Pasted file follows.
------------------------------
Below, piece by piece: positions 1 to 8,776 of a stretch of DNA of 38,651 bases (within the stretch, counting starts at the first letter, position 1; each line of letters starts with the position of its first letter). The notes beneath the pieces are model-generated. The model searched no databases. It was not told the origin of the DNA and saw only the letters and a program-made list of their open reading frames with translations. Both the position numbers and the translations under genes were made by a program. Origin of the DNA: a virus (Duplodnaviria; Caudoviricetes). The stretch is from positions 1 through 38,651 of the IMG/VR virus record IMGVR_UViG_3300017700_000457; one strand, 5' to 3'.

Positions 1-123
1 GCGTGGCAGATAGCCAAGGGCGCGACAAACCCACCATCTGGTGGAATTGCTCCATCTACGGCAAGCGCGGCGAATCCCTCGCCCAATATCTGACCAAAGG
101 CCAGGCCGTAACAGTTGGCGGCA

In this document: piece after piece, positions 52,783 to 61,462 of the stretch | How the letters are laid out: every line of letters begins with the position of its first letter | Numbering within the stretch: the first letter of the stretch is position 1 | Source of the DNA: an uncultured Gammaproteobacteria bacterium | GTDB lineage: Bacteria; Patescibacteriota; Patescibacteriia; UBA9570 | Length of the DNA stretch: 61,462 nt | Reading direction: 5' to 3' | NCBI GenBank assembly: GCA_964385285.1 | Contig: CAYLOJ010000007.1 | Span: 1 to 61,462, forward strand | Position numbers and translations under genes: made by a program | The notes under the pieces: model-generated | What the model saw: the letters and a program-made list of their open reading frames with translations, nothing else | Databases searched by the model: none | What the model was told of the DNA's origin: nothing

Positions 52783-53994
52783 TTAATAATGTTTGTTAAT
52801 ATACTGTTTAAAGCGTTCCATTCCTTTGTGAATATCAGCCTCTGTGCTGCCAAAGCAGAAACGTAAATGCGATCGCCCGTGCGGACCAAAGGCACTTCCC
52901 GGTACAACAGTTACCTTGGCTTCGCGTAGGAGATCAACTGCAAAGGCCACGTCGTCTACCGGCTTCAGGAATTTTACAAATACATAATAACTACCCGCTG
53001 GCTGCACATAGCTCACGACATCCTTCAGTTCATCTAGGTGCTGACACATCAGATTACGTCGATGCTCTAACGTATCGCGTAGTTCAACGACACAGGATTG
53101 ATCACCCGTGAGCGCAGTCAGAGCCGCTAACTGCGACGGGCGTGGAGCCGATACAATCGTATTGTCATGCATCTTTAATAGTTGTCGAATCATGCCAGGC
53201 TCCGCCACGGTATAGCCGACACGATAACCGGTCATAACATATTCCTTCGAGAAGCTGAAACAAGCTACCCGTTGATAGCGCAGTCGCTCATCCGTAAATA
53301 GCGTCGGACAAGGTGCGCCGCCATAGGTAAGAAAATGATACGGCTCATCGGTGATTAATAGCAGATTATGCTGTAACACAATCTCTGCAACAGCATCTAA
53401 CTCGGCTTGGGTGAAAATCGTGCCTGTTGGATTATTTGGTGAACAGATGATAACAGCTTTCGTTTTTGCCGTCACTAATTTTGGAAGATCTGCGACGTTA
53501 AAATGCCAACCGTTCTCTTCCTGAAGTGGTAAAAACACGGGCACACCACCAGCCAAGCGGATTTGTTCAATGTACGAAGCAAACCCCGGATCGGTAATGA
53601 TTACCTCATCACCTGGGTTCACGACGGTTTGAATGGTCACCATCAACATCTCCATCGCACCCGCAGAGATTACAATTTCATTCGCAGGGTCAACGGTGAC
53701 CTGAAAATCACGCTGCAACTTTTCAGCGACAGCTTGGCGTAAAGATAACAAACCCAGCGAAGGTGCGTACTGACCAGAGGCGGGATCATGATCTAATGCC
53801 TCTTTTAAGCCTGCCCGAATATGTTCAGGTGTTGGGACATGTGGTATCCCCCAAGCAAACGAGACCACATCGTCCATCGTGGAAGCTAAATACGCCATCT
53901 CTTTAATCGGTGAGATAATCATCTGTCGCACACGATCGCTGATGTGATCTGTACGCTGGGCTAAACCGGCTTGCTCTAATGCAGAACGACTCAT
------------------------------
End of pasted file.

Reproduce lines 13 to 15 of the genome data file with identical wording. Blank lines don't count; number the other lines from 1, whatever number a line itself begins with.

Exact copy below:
53301 GCGTCGGACAAGGTGCGCCGCCATAGGTAAGAAAATGATACGGCTCATCGGTGATTAATAGCAGATTATGCTGTAACACAATCTCTGCAACAGCATCTAA
53401 CTCGGCTTGGGTGAAAATCGTGCCTGTTGGATTATTTGGTGAACAGATGATAACAGCTTTCGTTTTTGCCGTCACTAATTTTGGAAGATCTGCGACGTTA
53501 AAATGCCAACCGTTCTCTTCCTGAAGTGGTAAAAACACGGGCACACCACCAGCCAAGCGGATTTGTTCAATGTACGAAGCAAACCCCGGATCGGTAATGA